A non-Catholic friend with whom we have shared our reflections on the WP asked us: "Where in this document are the great, unfolding process of democratization, the dramas of civil wars and refugees, the anguish of the AIDS victims, the questioning gaze of the malnourished children, the enormous positive energy of our youth, the awakening giant that is the African woman? Where is Africa?" ...

Holy Father, we were enslaved and colonized by Lisbon and London and Paris. We are now brutalized by Washington and the faceless bureaucratic world powers residing in New York and Geneva. In spite of all this, the promise of total liberation brought by Christ is taking root in our hearts. Will this promise now wither and dry under the stern, indifferent gaze of a church behaving like a stepmother rather than a mother?

If the church will not be with us as an understanding and loving mother, to whom will we turn? To the African Independent churches? To the New American Sects from the Bible Belt? To Islam?

Many of our sisters and brothers have already done so; many more will follow them, if they will find in these religious expressions a more merciful God, a community more rooted in our traditions, a better response to our spiritual and material needs. ...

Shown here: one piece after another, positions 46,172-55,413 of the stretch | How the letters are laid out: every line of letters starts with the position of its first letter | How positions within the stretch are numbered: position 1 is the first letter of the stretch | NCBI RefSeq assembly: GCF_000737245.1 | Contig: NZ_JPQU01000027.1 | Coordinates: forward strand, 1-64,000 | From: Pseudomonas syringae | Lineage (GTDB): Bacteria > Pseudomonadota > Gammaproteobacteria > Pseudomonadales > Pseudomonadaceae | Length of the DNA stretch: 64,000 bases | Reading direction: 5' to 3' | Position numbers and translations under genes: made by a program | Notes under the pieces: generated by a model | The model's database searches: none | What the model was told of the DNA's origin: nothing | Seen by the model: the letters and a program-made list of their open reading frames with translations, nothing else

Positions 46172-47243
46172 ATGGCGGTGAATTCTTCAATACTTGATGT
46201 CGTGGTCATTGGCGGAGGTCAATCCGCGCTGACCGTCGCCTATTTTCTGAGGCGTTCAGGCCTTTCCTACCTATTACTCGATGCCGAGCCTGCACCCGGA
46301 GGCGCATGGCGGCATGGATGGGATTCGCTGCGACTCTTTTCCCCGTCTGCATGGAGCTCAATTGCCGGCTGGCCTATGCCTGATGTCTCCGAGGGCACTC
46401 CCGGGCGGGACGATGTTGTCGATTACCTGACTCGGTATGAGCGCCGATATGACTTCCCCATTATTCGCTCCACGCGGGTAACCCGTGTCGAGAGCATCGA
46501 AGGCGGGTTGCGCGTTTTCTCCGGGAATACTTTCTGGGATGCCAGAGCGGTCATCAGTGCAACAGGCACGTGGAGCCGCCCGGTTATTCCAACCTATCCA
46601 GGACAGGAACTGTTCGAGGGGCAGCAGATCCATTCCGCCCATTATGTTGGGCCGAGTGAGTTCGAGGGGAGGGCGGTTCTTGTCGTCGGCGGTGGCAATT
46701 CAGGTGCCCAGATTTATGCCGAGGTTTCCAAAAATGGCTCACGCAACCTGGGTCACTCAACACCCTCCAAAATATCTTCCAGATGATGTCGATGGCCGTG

Holy Father, the message of the Synod must be a message of hope. ... Does the African church have a future? Will she be able to stand up and deserve one? Will she provide the generations to come with reason for hope?

The courageous and simple faith of many of our African brothers and sisters gives us the audacity to answer YES. The timidity and fear for any risk by the church bureaucrats based in Europe as well as in Africa make us less sure.

United with You we pray that the Holy Spirit will take the African Synod by storm, and lead all of us in paths we cannot imagine.
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Author:Sesana, Renato K.
Publication:National Catholic Reporter
Article Type:Transcript
Date:Apr 23, 1993
Words:1018